Salvini based his policies on what the people wanted and on what made them happy; the data from the research carried out on the Italian population was clear: people wanted a solution to the immigration problem that was affecting their country. A great majority of the population declared to be extremely unhappy with the phenomenon of immigration and with how the state was handling the situation. When Salvini came into power he gave the Italian people a concrete initiative to a solution by closing the ports and enforcing fierce laws on immigrants, and this made people happy, thus applying the utilitarian principle of making people happy. However, the utilitarian framework adopted by Salvini in his policies is not fully moral and ethical in its nature, in fact, it can be said that Salvini’s regulations on immigration reflect a rather egoistic utilitarian framework. Salvini granted happiness, but only to some people, while making other people extremely unhappy with his decisions instead. The immigrants were not the only unhappy ones with Salvini’s actions: various European leaders were also strongly frustrated by not only the regulations implemented by Salvini, but by Salvini’s person as well. Matteo Salvini became rather infamous within the European scene for his stubborn personality: during an important meeting that happened in Paris where various European leaders were called to gather and discuss about the problematic migrant situation in the Mediterranean, Salvini decided not to present himself and used his absence to send a clear message to Germany and France, as a form of protesting against new policies regarding refugee ships, which he deemed extremely disadvatageous for Italy if they were to be implemented. Soon afterwards, Salvini went on to officially declare with a Facebook post that Italy was no longer willing to welcome refugees coming to Europe. Along with this, Salvini and other right-wing members of the Italian government warned Libya to stop sending ships full of refugees because Italy will not allow them to enter its ports and, instead, will send them back to North Africa, with force if needed. Salvini’s words infuriated human rights groups who strongly condemned his intentions and who declared that if Salvini was going to do whatever he said he was going to do that would officially make him a criminal and a human rights violator. Salvini, of course, was not intimidated with the claims made by the human rights groups, and his next infamous action was to warn the SOS Mediterranee, a French rescue ship, that Italy, in any case, was not going to undo its regulations regarding keeping refugee rescue ships at large from Italian ports and territory. European Union leaders were extremely frustrated with Salvini’s claims and declared that he should be careful with his actions and intentions because they were taking a turn towards resembling the fascist ideology.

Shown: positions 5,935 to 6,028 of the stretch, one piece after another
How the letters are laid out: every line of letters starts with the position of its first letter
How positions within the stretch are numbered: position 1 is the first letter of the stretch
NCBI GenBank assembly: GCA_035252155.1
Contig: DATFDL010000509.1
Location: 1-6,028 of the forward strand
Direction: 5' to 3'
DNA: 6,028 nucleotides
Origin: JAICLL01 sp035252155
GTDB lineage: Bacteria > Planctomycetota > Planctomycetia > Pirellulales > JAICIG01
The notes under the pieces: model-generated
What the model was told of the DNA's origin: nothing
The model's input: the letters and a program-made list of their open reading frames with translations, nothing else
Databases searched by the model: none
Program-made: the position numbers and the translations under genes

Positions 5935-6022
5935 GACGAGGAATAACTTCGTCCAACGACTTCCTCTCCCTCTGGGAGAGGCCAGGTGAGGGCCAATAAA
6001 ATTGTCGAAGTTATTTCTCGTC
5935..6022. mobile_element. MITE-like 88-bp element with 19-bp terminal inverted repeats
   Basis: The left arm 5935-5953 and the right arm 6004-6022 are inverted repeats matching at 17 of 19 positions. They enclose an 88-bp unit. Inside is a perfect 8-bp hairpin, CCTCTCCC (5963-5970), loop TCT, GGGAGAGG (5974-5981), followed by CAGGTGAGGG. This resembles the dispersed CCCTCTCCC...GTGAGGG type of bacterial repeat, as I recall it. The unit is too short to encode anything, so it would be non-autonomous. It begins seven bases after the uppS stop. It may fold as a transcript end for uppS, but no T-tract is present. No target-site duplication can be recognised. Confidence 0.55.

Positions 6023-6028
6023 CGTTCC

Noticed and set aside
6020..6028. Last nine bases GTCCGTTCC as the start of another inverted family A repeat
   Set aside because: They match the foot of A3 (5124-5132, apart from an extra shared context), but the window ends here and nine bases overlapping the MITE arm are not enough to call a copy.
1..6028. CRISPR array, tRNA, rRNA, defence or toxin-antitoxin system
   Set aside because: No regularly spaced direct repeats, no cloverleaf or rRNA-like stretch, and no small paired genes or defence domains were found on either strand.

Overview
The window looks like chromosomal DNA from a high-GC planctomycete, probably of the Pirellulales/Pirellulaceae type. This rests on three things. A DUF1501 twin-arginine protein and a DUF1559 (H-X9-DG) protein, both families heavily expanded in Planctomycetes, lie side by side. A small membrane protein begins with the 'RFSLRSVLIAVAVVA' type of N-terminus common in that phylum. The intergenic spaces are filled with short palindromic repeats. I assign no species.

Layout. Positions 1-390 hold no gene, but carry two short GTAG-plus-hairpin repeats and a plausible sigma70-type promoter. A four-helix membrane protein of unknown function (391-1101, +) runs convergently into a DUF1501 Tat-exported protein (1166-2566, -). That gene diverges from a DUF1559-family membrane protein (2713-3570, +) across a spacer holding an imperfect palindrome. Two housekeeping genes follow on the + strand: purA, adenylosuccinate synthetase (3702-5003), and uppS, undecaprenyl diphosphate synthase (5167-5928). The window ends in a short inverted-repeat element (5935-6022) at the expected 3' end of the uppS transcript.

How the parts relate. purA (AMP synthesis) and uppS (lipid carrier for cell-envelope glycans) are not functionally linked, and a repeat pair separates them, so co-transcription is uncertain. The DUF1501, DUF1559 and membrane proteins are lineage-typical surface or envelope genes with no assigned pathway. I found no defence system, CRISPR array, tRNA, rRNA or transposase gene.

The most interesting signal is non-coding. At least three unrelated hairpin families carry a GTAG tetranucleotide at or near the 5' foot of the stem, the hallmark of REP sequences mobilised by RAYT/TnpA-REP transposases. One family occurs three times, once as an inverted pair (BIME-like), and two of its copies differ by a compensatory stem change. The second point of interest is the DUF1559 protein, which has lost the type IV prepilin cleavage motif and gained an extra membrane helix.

Matteo Salvini eventually lost his position as Italian Interior Minister in September 2019 when the new government formed by the coalition between the PD (Partito Democratico) party and the M5S (Movimento 5 Stelle) Party came into power. The leader of the PD party Nicola Zingretti, in a twitter post, declared that while Matteo Salvini was prone to create or aggravate problems, the Partito Democratico would aim at resolving them with diplomatic solutions. In 2018, the then Italian Interior Minister Marco Minniti, member of the PD party, came to a diplomatic agreement with Libya which limited the amount of refugee vessels being sent on the shores of the Italian territory, action which resulted in a significant reduction in refugee arrivals in Italy. This goes to show that there are other ways, other than Salvini’s, of dealing with the refugee problem in Italy. There are, of course, people who will relentlessly support the ways of Matteo Salvini, however, in order to solve the problem, it has to be tackled with diplomatic intentions. Salvini’s actions and intentions lacked diplomacy and that is why his policies were only to a certain extent effective.